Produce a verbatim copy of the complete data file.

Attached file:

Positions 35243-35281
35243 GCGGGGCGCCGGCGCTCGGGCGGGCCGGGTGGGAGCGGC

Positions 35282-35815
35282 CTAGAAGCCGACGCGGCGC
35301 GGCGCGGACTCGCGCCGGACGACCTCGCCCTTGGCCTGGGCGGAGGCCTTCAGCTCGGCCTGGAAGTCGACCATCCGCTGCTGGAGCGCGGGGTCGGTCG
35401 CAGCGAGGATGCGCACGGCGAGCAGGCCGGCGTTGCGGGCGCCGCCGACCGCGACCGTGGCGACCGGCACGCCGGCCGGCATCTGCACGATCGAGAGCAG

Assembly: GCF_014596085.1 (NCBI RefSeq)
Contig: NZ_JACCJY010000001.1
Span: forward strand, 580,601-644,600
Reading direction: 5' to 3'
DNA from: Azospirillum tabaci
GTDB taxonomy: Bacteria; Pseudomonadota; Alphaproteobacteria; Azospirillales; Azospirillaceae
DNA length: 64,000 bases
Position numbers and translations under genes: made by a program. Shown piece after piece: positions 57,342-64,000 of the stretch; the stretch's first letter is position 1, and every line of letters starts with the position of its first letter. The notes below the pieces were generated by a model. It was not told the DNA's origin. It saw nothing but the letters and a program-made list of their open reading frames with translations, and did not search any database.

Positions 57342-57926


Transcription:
Positions 35243-35281
35243 GCGGGGCGCCGGCGCTCGGGCGGGCCGGGTGGGAGCGGC

Positions 35282-35815
35282 CTAGAAGCCGACGCGGCGC
35301 GGCGCGGACTCGCGCCGGACGACCTCGCCCTTGGCCTGGGCGGAGGCCTTCAGCTCGGCCTGGAAGTCGACCATCCGCTGCTGGAGCGCGGGGTCGGTCG
35401 CAGCGAGGATGCGCACGGCGAGCAGGCCGGCGTTGCGGGCGCCGCCGACCGCGACCGTGGCGACCGGCACGCCGGCCGGCATCTGCACGATCGAGAGCAG

Assembly: GCF_014596085.1 (NCBI RefSeq)
Contig: NZ_JACCJY010000001.1
Span: forward strand, 580,601-644,600
Reading direction: 5' to 3'
DNA from: Azospirillum tabaci
GTDB taxonomy: Bacteria; Pseudomonadota; Alphaproteobacteria; Azospirillales; Azospirillaceae
DNA length: 64,000 bases
Position numbers and translations under genes: made by a program. Shown piece after piece: positions 57,342-64,000 of the stretch; the stretch's first letter is position 1, and every line of letters starts with the position of its first letter. The notes below the pieces were generated by a model. It was not told the DNA's origin. It saw nothing but the letters and a program-made list of their open reading frames with translations, and did not search any database.

Positions 57342-57926